How New Rules Have Potentially Made 529 Plans More Attractive
My oldest son Jackson graduated from Saratoga High School in June of 2020. This was the height of the pandemic and college was very much up in the air. We had saved into a 529 plan for him for years but we were not sure if college was a fit. One of the issues we ran into is if Jackson didn’t attend college what would we do with the 529 plan set up for him. Were those dollars wasted?
What is a 529 Plan?
529 Plans are investment vehicles meant to help fund college education expenses. They allow parents (and others) to contribute to a plan in the name of a child with the intention that the money is used for education expenses in the future. Those dollars can be invested and grow tax free and distributions are tax fee if used for qualified expenses. One of the historical downsides of 529 plans is that if the child does not go to college, then distributions will be subject to income tax and potentially penalties. So one of the challenges parents faced was what if my child doesn’t go to college?
What if my kid doesn't go to college?
The good news is that the rules have changed. Beginning January 1, 2024 unused 529 account funds may be transferred to a Roth IRA in the child’s name with no penalty.
A couple rules to follow:
- The transfer to the Roth must take place after 12/31/23
- The 529 plan must have been maintained for a minimum of 15 years
- The amount being transferred must have been contributed at least 5 years prior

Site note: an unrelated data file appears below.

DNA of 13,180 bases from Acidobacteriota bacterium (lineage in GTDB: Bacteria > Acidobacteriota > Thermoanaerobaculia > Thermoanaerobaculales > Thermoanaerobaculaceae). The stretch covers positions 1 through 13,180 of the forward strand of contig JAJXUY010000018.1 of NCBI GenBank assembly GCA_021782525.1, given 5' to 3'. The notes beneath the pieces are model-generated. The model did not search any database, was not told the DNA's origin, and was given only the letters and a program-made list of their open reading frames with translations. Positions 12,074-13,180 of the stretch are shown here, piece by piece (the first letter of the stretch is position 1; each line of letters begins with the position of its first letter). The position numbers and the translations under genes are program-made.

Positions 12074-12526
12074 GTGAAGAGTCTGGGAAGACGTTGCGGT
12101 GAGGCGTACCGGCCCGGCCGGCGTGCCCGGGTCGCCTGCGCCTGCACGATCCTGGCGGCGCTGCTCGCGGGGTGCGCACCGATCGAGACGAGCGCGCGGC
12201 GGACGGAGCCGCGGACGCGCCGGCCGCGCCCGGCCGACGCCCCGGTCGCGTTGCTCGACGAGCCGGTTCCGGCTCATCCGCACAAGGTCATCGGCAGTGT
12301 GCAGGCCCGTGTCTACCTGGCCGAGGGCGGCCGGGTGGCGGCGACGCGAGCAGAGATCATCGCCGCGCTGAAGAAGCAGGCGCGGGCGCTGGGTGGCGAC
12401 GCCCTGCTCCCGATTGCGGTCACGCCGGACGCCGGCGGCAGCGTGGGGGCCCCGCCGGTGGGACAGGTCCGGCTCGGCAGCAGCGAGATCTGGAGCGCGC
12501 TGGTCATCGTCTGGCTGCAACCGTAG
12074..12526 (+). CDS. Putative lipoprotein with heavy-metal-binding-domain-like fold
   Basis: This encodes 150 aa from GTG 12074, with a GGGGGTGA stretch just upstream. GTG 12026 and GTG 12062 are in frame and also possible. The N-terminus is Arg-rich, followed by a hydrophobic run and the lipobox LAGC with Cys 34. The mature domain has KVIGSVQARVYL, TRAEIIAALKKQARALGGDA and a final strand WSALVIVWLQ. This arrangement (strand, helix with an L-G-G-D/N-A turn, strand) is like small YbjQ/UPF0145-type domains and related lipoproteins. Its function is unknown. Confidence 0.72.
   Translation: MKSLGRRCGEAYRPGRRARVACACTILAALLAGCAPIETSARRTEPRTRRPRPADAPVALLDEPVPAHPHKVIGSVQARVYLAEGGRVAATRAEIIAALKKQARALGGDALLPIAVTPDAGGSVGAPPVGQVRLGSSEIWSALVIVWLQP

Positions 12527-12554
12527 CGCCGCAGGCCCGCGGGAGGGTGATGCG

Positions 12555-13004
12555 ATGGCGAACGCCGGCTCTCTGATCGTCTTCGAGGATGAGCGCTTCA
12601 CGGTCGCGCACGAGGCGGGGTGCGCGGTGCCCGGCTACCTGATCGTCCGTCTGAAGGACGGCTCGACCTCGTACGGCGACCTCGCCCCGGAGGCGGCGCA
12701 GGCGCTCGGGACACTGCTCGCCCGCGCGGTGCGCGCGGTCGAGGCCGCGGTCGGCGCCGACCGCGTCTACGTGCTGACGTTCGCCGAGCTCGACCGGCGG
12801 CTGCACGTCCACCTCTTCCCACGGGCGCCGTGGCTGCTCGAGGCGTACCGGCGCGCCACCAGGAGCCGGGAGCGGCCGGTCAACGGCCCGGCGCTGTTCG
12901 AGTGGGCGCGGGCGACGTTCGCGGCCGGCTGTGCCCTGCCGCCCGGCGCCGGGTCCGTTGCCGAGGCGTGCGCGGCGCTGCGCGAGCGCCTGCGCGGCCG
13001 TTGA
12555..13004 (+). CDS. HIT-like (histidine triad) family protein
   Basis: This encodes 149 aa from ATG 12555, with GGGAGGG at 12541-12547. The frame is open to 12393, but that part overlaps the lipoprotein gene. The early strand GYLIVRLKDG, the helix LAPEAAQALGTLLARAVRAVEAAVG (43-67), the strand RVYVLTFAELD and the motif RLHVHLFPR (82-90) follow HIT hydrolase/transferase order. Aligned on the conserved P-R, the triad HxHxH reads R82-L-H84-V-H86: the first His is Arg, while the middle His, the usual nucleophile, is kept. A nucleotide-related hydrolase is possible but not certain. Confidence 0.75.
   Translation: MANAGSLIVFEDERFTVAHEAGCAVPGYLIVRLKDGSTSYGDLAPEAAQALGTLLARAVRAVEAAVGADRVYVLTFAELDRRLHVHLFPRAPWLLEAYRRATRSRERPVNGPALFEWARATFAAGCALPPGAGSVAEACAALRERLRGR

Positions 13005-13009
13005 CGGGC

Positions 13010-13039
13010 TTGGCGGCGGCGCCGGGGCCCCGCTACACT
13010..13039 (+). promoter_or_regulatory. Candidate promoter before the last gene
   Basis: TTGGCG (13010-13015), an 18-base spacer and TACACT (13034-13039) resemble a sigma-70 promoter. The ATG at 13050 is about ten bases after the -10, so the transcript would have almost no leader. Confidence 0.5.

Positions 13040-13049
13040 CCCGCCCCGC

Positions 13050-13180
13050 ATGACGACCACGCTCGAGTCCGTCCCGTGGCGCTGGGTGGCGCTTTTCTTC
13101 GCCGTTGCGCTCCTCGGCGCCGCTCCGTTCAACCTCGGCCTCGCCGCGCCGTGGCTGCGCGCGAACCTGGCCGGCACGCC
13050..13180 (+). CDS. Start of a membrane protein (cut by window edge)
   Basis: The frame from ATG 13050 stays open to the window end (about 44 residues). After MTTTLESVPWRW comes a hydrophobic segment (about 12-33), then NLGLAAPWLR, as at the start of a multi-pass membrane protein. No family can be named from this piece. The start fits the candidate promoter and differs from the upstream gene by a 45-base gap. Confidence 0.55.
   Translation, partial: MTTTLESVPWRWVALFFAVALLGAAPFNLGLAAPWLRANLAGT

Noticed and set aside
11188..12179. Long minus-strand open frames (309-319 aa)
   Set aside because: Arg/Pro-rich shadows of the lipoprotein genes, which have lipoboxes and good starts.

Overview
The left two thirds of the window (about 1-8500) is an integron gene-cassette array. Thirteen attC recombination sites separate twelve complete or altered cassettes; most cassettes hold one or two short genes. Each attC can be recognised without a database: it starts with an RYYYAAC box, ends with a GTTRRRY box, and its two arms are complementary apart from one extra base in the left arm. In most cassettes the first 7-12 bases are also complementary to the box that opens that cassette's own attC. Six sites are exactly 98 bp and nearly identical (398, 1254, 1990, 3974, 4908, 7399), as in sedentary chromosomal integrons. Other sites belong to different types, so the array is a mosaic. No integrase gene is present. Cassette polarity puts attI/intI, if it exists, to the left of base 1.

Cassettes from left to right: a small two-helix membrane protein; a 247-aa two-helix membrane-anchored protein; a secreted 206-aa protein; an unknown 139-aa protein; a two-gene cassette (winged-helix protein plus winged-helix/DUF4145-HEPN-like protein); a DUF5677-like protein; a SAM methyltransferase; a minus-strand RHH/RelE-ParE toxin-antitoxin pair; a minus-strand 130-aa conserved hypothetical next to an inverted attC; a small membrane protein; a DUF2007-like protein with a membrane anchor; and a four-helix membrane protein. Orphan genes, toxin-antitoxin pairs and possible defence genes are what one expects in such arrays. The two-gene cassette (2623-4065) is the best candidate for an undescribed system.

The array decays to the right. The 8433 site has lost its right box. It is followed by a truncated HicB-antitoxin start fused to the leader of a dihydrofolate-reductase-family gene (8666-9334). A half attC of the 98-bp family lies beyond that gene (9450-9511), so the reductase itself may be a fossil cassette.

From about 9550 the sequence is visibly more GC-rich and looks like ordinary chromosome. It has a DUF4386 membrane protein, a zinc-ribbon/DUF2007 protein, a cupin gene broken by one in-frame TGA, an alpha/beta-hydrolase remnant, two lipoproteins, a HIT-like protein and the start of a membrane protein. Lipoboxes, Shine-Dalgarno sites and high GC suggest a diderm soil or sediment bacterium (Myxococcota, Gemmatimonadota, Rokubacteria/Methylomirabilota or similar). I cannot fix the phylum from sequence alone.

- The transfer from the 529 plan is subject to the annual Roth contribution limit and will count towards the child’s contribution limit for that year
- The amount transferred is limited to an aggregate $35,000
- The Roth IRA must be that of the designated beneficiary of the 529 plan
While there are some restrictions this change may have a major impact of planning for children’s future. This opens a new avenue and answers the question “what if my child doesn’t go to college.”
So back to Jackson. He took some courses at Adirondack Community College for about 2 years and realized college wasn’t for him so he entered the workforce. We still had money in his 529 that we did not use. Under the old rules our options would have been limited to giving him the money and paying taxes and penalties or transferring the money to one of Jackson’s younger brothers. Neither option felt great as I didn’t want to “penalize” Jackson because college was not right for him. Each child is different. But now, beginning next year (2024), I will be able to transfer the money from his 529 plan into a Roth for him which will give him a head start on saving for his future. So this ends up as a win for our family.
This strategy is not right for everyone but it does provide options which I am a big fan of. If you would like to sit down and go over your own personal situation, I encourage you to reach out to our office.
Author: JT Cox, CFP®, ChFC®, BFA™️
Questions or comments please feel free to reach out to us.